“Contemplating Suicide? We Can Help!” There was a time when such an advertisement pointed to a crisis line, where someone was standing by to counsel you and offer hope in a situation of intolerable pain.
We are in a very different time, now. In a few short months, assisted suicide, its grim reality hidden behind blandly deceptive terms like “medical assistance in dying,” will be declared an acceptable option in our country, enshrined in law. As the federal government prepares legislation to implement the Supreme Court’s decision, it is crucial to consider the effects of this fundamental change in our laws.
Death comes to us all — sometimes suddenly, and sometimes slowly. Although patients benefit from medication that controls pain, they are fully justified in refusing burdensome and disproportionate treatment that serves only to prolong the inevitable process of dying. But dying is simply not the same as being killed. We are grateful for physicians and nurses and others who offer medical assistance to patients who are dying, but it is never justified for them to kill a patient.
Physicians across our country who have devoted their lives to healing patients will soon be asked to do the exact opposite. They will not be asked to ease their suffering by providing them with treatment and care, but by putting them to death. In fact, killing a patient will no longer be considered a crime, but will actually be seen as a kind of health care, complete with legislation to regulate it.
On Feb. 25, 2016, a parliamentary committee presented the lawmakers who will craft this legislation with 21 recommendations. They should shock us to the core, especially if we believe, complacently and incorrectly, that the change in the law will affect only people with grave physical illness, who have lived a long life, and are near death.
In fact, the recommendations include:
• A desire to allow, beginning in three years, access to euthanasia/assisted suicide for minors (those under 18).
• The ability for those diagnosed with conditions like dementia to pre-schedule their deaths.
• Insistence that those with psychiatric conditions be eligible for euthanasia/assisted suicide.
• A requirement that any institution receiving public funding, including Catholic hospitals, long-term care facilities and hospices, provide euthanasia/assisted suicide, thus forcing them to repudiate the very principles that are the foundation of their immense service to us all.
• A requirement that doctors who refuse to kill a patient must make sure that someone else does it. No other country in the world requires such a violation of conscience.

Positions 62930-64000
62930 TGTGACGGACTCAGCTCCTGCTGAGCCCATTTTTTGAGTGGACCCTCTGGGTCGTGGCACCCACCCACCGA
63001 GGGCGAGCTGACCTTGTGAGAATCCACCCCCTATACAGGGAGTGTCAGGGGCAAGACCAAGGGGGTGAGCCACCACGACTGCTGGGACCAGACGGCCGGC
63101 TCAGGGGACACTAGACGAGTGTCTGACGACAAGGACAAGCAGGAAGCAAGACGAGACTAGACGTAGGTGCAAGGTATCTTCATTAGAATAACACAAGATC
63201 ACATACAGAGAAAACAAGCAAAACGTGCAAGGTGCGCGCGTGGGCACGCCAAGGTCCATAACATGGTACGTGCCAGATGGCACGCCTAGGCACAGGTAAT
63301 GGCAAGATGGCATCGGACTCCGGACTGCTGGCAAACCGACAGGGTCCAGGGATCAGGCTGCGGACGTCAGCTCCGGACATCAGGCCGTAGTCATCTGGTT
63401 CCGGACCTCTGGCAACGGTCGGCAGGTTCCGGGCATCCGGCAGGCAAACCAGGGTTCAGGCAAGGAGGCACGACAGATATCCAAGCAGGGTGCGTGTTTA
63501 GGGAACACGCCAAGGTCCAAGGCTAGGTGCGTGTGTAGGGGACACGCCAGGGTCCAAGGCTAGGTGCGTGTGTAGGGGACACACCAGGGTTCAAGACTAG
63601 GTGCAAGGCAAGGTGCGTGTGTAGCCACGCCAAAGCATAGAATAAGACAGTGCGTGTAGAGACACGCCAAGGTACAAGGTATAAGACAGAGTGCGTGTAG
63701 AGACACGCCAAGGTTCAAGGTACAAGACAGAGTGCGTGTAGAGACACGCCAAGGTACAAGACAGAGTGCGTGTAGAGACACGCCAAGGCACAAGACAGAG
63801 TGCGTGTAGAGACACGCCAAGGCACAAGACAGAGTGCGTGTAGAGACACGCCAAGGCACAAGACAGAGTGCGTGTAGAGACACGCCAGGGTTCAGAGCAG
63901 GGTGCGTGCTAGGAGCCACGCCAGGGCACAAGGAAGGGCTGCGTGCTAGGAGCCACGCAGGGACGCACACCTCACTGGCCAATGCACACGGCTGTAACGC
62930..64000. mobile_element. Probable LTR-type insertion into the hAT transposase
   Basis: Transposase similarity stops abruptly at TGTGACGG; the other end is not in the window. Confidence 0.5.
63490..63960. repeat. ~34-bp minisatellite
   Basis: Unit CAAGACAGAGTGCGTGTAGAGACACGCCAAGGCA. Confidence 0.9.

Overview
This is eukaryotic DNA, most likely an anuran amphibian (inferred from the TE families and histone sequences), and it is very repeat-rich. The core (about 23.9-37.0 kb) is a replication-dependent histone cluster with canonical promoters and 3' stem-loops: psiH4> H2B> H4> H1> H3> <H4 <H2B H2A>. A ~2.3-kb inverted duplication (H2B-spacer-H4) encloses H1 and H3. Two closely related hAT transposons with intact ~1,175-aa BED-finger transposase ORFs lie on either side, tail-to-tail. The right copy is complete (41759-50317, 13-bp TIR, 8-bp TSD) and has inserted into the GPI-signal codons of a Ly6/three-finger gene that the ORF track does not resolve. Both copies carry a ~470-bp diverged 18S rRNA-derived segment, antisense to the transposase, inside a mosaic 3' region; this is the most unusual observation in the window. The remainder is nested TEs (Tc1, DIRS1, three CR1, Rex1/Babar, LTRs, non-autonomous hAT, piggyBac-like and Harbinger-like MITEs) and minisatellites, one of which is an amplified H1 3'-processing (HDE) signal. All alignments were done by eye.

It is unjust to force people to act against their conscience in order to be allowed to practice as a physician or, in the case of a health care facility, in order to qualify for government funding. It is not tolerant of religious diversity. It is religious discrimination that punishes those who faithfully serve everyone who comes to them, and have done so since before Canada existed. It is unfair to those, who, in good conscience, cannot perform some procedures, such as helping to kill their patients.
When the state goes beyond its legitimate but limited role and suppresses conscience rights, I am reminded of a man whose employer told him to do something against his conscience. He courageously replied: “You employ me; you don’t own me.”
End-of-life care (palliative care) is currently accessible to only 30 per cent of Canadians. This is unacceptable. Instead of providing ways to hasten death, we should be providing palliative care for every Canadian, greater support for those with mental illness, and help for those tempted to suicide.
Some become convinced that, at a certain point, there is no longer any “value” in their life, since they cannot function as they once did. Their concern deserves our compassionate respect, but it is a shaky foundation for social policy. Our value as people comes not from what we can do, but from who we are. It comes from within, from our inherent dignity as human beings. Once we make people’s worthiness to live dependent on how well they function, our society has crossed the boundary into dangerous territory where people are treated as objects that can be discarded as useless.
Mindful of the inherent dignity of each person, it is time for families across the country to have a difficult but necessary conversation about the reality of death. We need to understand the destructive implications of these legal changes, and offer truly loving and merciful alternatives.
– Cardinal Thomas Collins leads the Archdiocese of Toronto, Canada’s largest diocese with 1.9 million Catholics and 225 churches. He is a member of the Coalition for HealthCARE and Conscience, a group of organizations, including 5,000 doctors, committed to protecting conscience rights for health care practitioners and facilities